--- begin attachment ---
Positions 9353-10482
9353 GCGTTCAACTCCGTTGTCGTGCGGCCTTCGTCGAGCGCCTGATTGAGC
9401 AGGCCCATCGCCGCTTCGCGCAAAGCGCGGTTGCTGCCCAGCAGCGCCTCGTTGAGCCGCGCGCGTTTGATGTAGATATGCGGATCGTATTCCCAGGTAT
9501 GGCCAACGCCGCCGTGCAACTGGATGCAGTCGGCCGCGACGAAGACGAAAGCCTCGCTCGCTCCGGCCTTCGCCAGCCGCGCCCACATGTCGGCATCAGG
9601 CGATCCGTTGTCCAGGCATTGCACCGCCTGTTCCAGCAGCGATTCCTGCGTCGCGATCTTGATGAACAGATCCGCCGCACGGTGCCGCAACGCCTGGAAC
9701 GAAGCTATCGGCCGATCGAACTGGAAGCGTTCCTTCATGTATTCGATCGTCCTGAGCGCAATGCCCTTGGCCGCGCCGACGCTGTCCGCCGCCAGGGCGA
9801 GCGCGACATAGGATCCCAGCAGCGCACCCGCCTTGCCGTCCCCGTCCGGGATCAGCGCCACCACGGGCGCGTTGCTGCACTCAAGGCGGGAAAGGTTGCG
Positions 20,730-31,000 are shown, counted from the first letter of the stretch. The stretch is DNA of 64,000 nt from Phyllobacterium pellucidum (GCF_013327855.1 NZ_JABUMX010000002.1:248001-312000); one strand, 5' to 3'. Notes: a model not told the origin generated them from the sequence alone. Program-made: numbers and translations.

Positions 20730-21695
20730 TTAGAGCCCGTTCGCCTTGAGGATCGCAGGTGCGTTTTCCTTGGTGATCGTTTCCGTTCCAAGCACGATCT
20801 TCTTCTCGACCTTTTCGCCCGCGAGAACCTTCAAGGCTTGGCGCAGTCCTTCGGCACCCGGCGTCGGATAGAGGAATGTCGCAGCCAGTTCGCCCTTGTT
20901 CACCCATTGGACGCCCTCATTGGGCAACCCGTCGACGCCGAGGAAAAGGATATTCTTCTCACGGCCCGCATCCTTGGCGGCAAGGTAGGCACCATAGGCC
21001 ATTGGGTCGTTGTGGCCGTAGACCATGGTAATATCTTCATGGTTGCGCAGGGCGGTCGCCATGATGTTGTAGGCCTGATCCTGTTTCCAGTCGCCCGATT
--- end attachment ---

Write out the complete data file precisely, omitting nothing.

Positions 9353-10482
9353 GCGTTCAACTCCGTTGTCGTGCGGCCTTCGTCGAGCGCCTGATTGAGC
9401 AGGCCCATCGCCGCTTCGCGCAAAGCGCGGTTGCTGCCCAGCAGCGCCTCGTTGAGCCGCGCGCGTTTGATGTAGATATGCGGATCGTATTCCCAGGTAT
9501 GGCCAACGCCGCCGTGCAACTGGATGCAGTCGGCCGCGACGAAGACGAAAGCCTCGCTCGCTCCGGCCTTCGCCAGCCGCGCCCACATGTCGGCATCAGG
9601 CGATCCGTTGTCCAGGCATTGCACCGCCTGTTCCAGCAGCGATTCCTGCGTCGCGATCTTGATGAACAGATCCGCCGCACGGTGCCGCAACGCCTGGAAC
9701 GAAGCTATCGGCCGATCGAACTGGAAGCGTTCCTTCATGTATTCGATCGTCCTGAGCGCAATGCCCTTGGCCGCGCCGACGCTGTCCGCCGCCAGGGCGA
9801 GCGCGACATAGGATCCCAGCAGCGCACCCGCCTTGCCGTCCCCGTCCGGGATCAGCGCCACCACGGGCGCGTTGCTGCACTCAAGGCGGGAAAGGTTGCG
Positions 20,730-31,000 are shown, counted from the first letter of the stretch. The stretch is DNA of 64,000 nt from Phyllobacterium pellucidum (GCF_013327855.1 NZ_JABUMX010000002.1:248001-312000); one strand, 5' to 3'. Notes: a model not told the origin generated them from the sequence alone. Program-made: numbers and translations.

Positions 20730-21695
20730 TTAGAGCCCGTTCGCCTTGAGGATCGCAGGTGCGTTTTCCTTGGTGATCGTTTCCGTTCCAAGCACGATCT
20801 TCTTCTCGACCTTTTCGCCCGCGAGAACCTTCAAGGCTTGGCGCAGTCCTTCGGCACCCGGCGTCGGATAGAGGAATGTCGCAGCCAGTTCGCCCTTGTT
20901 CACCCATTGGACGCCCTCATTGGGCAACCCGTCGACGCCGAGGAAAAGGATATTCTTCTCACGGCCCGCATCCTTGGCGGCAAGGTAGGCACCATAGGCC
21001 ATTGGGTCGTTGTGGCCGTAGACCATGGTAATATCTTCATGGTTGCGCAGGGCGGTCGCCATGATGTTGTAGGCCTGATCCTGTTTCCAGTCGCCCGATT